Like other studies, the present study found that U.S. adults spent considerable time watching television or videos or using a computer. However, the present study offers little support for the hypothesis that prolonged screen time may increase mortality from all-causes and diseases of the circulatory system. Furthermore, control for confounding may be a particularly challenging issue in studies of screen time and mortality.
Previous prospective studies have reported variable findings about the relationship between the amount of television watching and mortality [13–16]. In an analysis of data from the Aerobics Center Longitudinal Study, 7744 men were followed for 21 years during which time 377 men died from cardiovascular disease . The hours per week of screen time were divided into quartiles. After adjusting for age, smoking, alcohol use, family history of cardiovascular disease, body mass index, physical activity, and self-reported hypertension, diabetes, and hypercholesterolemia, screen time was not significantly related to mortality from cardiovascular disease (quartile 2: HR = 1.02, 95% CI = 0.74, 1.42; quartile 3: HR = 1.27, 95% CI = 0.90, 1.78; quartile 4: HR = 0.96, 95% CI = 0.68, 1.36; p for trend = 0.94).
In the Australian Diabetes, Obesity, and Lifestyle Study, 8800 adults aged ≥ 25 years were followed on average for 6.6 years during which time 284 participants died (87 from cardiovascular disease) . Compared to adults who watched television < 2 h/day, those watching 2- < 4 h/day, and 4 or more hours per day had a significantly increased risk for mortality from all-causes (HR = 1.13, 95% CI = 0.87, 1.36; HR = 1.46, 95% CI = 1.04, 2.05, respectively) and cardiovascular disease (HR = 1.19, 95% CI = 0.72, 1.99; HR = 1.80, 95% CI = 1.00, 3.25, respectively). The hazard ratios were adjusted for age, gender, education, smoking status, energy intake, alcohol use, diet quality index, waist circumference, hypertension, total cholesterol, high-density lipoprotein cholesterol, triglycerides, lipid-lowering medications, and glucose tolerance status.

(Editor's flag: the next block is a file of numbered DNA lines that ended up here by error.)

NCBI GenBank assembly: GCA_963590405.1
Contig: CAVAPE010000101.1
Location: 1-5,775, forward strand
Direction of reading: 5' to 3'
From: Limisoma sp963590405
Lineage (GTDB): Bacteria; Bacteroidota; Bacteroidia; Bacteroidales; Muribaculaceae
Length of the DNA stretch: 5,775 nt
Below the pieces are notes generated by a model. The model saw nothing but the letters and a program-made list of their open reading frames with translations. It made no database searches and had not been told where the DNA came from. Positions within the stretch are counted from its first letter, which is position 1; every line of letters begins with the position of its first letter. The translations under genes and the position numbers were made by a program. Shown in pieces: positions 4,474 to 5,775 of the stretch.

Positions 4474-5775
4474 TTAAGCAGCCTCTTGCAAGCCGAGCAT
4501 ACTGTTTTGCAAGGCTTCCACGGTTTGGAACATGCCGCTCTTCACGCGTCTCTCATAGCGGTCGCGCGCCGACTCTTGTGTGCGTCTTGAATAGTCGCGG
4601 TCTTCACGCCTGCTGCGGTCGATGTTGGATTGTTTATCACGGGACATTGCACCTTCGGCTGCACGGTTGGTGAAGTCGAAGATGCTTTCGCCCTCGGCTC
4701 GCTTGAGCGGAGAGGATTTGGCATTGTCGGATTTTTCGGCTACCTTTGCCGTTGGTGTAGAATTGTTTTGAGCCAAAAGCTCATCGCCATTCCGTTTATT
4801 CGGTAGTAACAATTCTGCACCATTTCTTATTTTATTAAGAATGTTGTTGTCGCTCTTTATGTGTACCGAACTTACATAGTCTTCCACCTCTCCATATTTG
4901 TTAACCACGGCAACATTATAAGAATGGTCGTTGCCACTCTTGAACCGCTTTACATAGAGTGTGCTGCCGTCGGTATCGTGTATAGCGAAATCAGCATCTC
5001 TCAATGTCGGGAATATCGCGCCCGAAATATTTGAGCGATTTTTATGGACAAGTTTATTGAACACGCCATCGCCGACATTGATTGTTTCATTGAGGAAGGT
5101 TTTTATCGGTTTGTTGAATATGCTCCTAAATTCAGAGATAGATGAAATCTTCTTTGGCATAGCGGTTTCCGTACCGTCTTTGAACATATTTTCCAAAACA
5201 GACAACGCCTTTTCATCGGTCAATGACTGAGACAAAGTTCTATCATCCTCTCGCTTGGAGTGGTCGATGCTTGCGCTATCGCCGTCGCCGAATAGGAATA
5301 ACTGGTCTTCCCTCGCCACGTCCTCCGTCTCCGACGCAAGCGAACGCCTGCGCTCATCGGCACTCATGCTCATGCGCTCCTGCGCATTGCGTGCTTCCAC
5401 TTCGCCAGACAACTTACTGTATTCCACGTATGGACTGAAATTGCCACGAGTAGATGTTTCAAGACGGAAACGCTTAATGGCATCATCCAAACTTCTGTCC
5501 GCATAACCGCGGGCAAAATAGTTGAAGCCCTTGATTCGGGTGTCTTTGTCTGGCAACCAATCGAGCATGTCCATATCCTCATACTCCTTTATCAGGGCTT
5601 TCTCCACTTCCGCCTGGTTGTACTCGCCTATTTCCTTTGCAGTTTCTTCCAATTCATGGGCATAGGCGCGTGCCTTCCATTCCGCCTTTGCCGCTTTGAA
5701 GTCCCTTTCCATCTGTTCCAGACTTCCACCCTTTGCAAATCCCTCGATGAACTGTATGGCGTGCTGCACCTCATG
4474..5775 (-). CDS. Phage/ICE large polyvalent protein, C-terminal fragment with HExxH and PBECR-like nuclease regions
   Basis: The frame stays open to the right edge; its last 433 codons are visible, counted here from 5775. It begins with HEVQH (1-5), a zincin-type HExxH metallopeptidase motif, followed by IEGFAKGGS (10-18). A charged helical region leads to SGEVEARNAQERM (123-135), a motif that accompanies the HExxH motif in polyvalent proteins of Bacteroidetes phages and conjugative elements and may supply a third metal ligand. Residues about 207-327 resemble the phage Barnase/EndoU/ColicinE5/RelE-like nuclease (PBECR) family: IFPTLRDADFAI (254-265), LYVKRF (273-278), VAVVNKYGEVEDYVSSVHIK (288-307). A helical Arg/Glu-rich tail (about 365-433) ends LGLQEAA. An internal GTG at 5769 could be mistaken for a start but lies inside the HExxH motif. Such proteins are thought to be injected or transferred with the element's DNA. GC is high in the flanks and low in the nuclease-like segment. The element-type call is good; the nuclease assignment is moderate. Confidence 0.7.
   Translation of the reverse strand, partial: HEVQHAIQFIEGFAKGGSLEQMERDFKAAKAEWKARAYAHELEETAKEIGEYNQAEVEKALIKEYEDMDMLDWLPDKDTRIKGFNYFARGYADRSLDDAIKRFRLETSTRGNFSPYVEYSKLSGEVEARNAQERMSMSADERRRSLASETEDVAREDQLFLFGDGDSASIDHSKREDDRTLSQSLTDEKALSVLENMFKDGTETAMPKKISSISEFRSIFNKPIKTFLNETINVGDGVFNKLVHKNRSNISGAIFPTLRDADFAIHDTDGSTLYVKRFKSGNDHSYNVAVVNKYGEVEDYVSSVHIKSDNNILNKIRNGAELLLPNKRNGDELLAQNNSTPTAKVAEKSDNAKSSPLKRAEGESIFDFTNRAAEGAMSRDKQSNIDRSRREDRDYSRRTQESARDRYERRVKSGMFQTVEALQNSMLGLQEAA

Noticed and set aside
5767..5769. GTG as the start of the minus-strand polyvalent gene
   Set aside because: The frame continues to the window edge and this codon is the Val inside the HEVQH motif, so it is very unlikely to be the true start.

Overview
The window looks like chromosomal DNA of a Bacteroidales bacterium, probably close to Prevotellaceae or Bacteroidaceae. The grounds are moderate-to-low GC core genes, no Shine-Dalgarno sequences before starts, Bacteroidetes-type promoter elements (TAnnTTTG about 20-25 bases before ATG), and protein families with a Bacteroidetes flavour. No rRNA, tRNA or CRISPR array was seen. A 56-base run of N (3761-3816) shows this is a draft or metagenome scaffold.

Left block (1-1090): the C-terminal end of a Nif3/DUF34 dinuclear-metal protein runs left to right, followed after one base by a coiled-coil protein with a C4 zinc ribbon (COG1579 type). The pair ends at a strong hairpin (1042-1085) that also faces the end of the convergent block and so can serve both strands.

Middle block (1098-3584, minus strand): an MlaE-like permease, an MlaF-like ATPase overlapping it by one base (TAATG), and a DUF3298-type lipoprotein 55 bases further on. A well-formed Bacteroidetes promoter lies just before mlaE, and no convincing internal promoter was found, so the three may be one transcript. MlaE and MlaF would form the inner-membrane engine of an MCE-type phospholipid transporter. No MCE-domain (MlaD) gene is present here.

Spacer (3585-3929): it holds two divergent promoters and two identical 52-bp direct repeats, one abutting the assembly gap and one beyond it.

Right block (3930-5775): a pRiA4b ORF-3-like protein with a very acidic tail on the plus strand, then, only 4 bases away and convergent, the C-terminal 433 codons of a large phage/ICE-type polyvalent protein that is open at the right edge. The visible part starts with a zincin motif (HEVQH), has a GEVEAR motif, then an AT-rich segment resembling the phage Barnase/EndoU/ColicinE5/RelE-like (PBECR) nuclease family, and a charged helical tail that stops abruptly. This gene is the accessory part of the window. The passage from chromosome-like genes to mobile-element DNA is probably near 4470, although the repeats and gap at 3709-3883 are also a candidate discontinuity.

In the European Prospective Investigation into Cancer and Nutrition Norfolk Study, 13,197 men and women with a mean age of 61.5 years were followed for a mean of 9.5 years and 1270 participants died (373 from cardiovascular disease) . After adjusting for age, gender, education, smoking status, alcohol use, medications for hypertension and dyslipidemia, history of diabetes, family history of CVD and cancer, and physical activity, the hazard ratio per hour/day of watching television was 1.05 (95% CI: 1.01, 1,09) for all-cause mortality and 1.08 (95% CI: 1.01, 1.16) per hour/day for mortality from cardiovascular disease.